Are you down with the kids, on Tik Tok and know about Little Moons? No me either, so here’s what you need to know about the ice cream sensation that’s gripped the world’s kids, Little Moons.
By the power of Tik Tok and pester power the nation is in the grip of not only a global pandemic but a global craze for mochi covered ice cream balls, at £4.50 for six if you are lucky enough to find them. Firstly what is mochi?
March of the Mochi Introduced into Japan at the end of the Jomon period (300 BC), mochi is a Japanese rice cake made of mochigome, a short-grain glutinous rice and water, though it often contains sweetened bean paste, sugar and cornstarch. It is considered an essential element of an annual celebration named Mochitsuki, which takes place at the end of December until Shogatsu, the Japanese New Year. To make mochi in the traditional manner, glutinous rice is first washed and soaked for two days. It is then steamed until soft and transferred into an usu, a large Japanese stamp mill, for a process named 'mochi-pounding' which involves one person using a wooden mallet called a kine to pound the mixture, while another hand mixes. The dough is then left to rest before being moulded into buns. Modern aficionados can also make the sweet round buns with little effort. Start by steaming mochigome rice until soft, then rinse with water, and beat the mix until it forms a sticky paste. The rice should then be pounded into a white paste and moulded into the desired shape. The dessert can also be made in a stand mixer. Often, mochi is infused with matcha (a Japanese green tea powder) or dusted with rice flour for a crispy finish. Though mochi has been eaten in the UK for many years, it rose to particular fame in 2015, when Little Moons Ice Cream was introduced to the British market. Since then, Mochi Ice Cream (a hybrid invented by Japanese-American businesswoman and activist Frances Hashimoto) has become a firm favourite for Brits.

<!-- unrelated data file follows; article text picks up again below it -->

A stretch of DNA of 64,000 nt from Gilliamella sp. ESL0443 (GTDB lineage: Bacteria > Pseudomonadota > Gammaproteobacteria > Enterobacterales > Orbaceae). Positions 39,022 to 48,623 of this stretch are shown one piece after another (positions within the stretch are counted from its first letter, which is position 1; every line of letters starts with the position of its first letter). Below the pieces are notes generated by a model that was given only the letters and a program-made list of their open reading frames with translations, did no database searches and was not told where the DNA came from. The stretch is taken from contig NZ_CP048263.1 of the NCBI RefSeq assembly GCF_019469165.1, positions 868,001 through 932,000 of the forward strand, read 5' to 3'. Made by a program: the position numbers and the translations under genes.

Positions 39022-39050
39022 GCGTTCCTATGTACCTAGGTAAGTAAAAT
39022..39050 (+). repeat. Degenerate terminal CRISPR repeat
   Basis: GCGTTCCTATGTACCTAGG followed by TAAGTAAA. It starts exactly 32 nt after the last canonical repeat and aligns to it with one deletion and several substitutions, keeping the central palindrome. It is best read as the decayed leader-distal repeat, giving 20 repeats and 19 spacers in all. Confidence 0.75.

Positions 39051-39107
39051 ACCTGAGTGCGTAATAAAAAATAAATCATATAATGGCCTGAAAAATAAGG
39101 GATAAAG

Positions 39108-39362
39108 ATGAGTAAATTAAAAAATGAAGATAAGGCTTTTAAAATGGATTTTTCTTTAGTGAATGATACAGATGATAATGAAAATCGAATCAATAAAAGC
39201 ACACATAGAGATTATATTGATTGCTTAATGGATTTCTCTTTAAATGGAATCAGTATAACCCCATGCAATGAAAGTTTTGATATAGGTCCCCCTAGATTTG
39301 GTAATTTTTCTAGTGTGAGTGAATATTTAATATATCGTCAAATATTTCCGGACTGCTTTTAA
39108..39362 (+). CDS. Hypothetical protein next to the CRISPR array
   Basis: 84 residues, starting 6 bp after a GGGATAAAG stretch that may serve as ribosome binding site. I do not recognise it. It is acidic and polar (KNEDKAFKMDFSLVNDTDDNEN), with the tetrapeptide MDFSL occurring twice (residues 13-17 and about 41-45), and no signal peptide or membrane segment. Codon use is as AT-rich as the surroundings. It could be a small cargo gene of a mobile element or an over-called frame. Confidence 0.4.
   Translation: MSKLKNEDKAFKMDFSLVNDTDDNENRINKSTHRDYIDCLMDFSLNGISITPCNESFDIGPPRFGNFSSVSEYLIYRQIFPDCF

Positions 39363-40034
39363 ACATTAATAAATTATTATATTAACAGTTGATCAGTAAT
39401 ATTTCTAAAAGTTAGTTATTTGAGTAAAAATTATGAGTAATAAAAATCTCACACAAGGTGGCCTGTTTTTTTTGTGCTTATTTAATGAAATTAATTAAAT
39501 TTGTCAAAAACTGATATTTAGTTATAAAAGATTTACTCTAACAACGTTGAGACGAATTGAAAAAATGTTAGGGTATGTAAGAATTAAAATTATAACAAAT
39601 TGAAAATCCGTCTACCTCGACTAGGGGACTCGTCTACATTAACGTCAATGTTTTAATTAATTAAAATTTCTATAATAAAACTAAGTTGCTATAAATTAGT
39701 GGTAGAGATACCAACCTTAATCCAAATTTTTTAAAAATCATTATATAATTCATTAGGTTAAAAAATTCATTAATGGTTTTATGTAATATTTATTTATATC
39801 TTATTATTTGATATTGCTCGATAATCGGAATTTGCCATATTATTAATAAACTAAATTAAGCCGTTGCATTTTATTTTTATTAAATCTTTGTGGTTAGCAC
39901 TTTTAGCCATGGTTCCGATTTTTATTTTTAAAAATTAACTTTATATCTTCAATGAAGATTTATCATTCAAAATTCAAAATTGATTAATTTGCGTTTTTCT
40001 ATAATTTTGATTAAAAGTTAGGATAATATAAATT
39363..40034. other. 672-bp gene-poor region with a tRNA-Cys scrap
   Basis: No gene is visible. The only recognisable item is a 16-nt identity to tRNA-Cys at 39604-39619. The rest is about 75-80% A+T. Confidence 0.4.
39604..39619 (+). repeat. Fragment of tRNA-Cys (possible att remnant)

Sounds simple enough – so when my bored thirteen year old suggested we make our own because the real ones are as rare as a day out with your friends, we headed to Holland and Barrett to buy rice flour. Not having all the traditional kit, we opted for a mixing bowl, some food colouring, sugar and artificial flavouring.
“Let’s make the mochi and try it before we waste all our ice cream,” I said to a very offended face who didn’t appreciate my negativity towards the whole experiment. She showed me Tik Tok and the video on how to master it, and of course in the hands of a Japanese chef the whole thing looked easy enough. It wasn’t. It was sticky though, really sticky.
You are meant to start with balls of ice cream, gob stopper size that you individually wrap in cling film and return to the freezer while you knock up the mochi. Then once you’ve rolled out the mochi (yes rolled out not dug out from between your fingers like you are playing with raw cake batter), and cut into circles, you simple twizzle your wand and the mochi entirely covers your perfect spheres of vanilla ice cream that you prepared earlier. At no point do the professional Japanese makers swear or flick the mochi at the enthusiastic child, just so you know.
The finished effect is a squidgy ice cream chewy thing – delicious, allegedly. Ours did not succeed and our local Tesco are still out of stock so we’ve not tried a real one yet, but we will. In the meantime we are retro styling out the cornet and I for one am enjoying it.
Click here to view a Tik Tok Little Moons post or 50 million of them if you fancy because everyone and their cat are all over Little Moons.
If you want the facts and figures and to learn more about the vast amount of money this craze is producing this post from the Daily Telegraph will give you all the information you need. Post from The Telegraph